Entries in Scotland Yard (2)


Anonymous Listens in on FBI, Scotland Yard Hacking Call

FACUNDO ARRIZABALAGA/AFP/Getty Images(WASHINGTON) -- The hacking collective Anonymous managed to listen in on a conference call between the FBI and Scotland Yard as the law enforcement officers were discussing anti-hacking operations, the FBI admitted Friday.

Calling it "OpInfiltration," Anonymous members were allegedly able to steal a personal email which included instructions for dialing into the Jan. 17 private call. On Friday, the group published a recording of the call -- which discussed the timing of planned arrests and identities of suspected hackers -- as well as the email addresses of the officials on it.

In the call, a Scotland Yard official discusses a few suspected hackers in particular, including a 15-year-old that the official calls "an idiot" and another who's, "just a pain in the bum."

"Listen along, and laugh out loud at the law enforcement agents bumbling away," a description posted along with the recording said.

"The FBI might be curious how we're able to continuously read their internal comms [communications] for some time now," an Anonymous spokesperson bragged on Twitter.

An FBI official acknowledged the infiltration, saying in a statement, "The information was intended for law enforcement officers only and was illegally obtained."

"A criminal investigation is underway to identify and hold accountable those responsible," the statement said.

An official with Scotland Yard also confirmed the recording, but declined to comment further.

Copyright 2012 ABC News Radio


Bill Bratton: 'I Never Close Any Door Before It's Opened'

David McNew/Getty Images(NEW YORK) -- At 63, Bill Bratton, the former top cop in Boston, Los Angeles and New York City, has a career of high caliber police work behind him, but there's one job he hasn't closed the door on: leading Scotland Yard.

"I never close any door before it's opened," Bratton told ABC News' David Muir.

British Prime Minister David Cameron, who offered Bratton a job on Friday, initially wanted him to serve as commissioner. The move was overruled by Home Secretary Theresa May, who said only a British citizen should hold the position.

Bratton will instead serve as a consultant to the police force.

"If it had been open, I certainly would have looked with great interest at possibly applying," Bratton said of the top job.

The London Metropolitan Police commissioner is not responsible just for the police force in London, but also for national security.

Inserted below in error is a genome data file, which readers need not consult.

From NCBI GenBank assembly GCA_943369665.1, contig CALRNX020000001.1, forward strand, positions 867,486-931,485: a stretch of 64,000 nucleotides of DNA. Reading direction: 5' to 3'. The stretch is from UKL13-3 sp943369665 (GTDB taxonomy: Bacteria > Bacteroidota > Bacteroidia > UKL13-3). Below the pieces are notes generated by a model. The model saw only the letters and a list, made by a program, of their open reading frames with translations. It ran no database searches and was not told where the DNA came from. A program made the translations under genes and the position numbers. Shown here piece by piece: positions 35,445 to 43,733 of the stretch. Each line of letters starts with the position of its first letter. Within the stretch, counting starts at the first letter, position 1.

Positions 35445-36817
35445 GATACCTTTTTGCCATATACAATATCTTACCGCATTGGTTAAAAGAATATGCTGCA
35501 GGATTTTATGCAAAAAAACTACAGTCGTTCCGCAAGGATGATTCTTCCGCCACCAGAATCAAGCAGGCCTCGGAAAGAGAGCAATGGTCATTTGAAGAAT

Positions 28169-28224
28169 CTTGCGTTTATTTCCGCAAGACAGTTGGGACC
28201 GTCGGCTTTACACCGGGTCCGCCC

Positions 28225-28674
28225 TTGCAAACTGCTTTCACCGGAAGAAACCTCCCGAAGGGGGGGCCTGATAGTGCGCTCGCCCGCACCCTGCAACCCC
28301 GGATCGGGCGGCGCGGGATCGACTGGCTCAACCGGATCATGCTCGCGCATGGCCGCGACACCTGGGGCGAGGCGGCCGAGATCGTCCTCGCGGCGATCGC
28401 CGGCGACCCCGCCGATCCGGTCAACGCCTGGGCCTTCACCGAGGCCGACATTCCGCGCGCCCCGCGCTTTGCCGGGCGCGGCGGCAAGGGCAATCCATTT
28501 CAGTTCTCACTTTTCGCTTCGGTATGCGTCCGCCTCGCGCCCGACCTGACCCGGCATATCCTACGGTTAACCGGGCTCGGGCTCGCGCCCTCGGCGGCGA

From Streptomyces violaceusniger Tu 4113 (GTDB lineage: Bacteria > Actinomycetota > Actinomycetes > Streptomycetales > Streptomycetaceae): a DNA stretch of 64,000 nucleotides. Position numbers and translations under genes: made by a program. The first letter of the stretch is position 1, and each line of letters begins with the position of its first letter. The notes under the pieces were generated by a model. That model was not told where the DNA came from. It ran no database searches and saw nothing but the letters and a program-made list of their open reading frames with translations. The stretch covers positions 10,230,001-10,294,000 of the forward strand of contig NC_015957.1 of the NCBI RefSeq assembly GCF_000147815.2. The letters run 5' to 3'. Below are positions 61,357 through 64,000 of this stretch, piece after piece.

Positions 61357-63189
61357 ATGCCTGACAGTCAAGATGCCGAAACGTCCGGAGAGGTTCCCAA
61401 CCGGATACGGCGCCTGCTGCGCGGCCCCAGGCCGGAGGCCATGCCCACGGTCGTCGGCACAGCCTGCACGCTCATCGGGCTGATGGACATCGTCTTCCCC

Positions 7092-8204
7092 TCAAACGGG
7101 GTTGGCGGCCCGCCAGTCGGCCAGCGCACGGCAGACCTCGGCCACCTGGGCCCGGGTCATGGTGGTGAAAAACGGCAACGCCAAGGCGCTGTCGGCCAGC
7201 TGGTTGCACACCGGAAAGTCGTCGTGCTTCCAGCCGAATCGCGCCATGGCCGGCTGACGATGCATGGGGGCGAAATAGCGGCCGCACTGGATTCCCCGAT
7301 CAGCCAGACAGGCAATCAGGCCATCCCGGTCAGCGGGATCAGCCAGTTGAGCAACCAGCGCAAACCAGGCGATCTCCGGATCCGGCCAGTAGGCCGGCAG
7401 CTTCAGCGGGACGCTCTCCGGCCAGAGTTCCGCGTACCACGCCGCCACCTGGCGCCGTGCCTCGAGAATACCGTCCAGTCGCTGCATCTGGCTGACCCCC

Bratton compared it to the New York City police commissioner also leading the FBI.

"It is the most prestigious, most complex, and at this time most challenging police leadership position in the world," he said.

British police have been criticized for struggling to contain an outbreak of rioting that began in London last week and spread to other cities.

Looting, fires and violence raged in the streets as people protested the fatal police shooting of Mark Duggan, a 29-year-old black man.

It was four days before police got a firm handle on the situation.

In all, five people died and more than 2,000 people were arrested.

The riots were riddled with racial tensions and class warfare, something Bratton dealt with firsthand in Los Angeles.

"Race, ethnic and cultural issues—those are phenomenal challenges they're going to have to face," he said.

Bratton called his time in Los Angeles the most worthwhile seven years of his life.

After the rioting, it became clear to Cameron that Bratton would be the right man to help curb gang violence and racial tensions in Britain.

"I believe we should be looking beyond our shores to learn the lesson from others who have faced similar problems," Cameron said.

Bratton will leave for London at the end of August. He's looking forward to making a positive impact in his new role. As for the commissioner of Scotland Yard?

"Whoever gets into that position has an incredibly difficult job ahead of them," he said.

Copyright 2011 ABC News Radio

ABC News Radio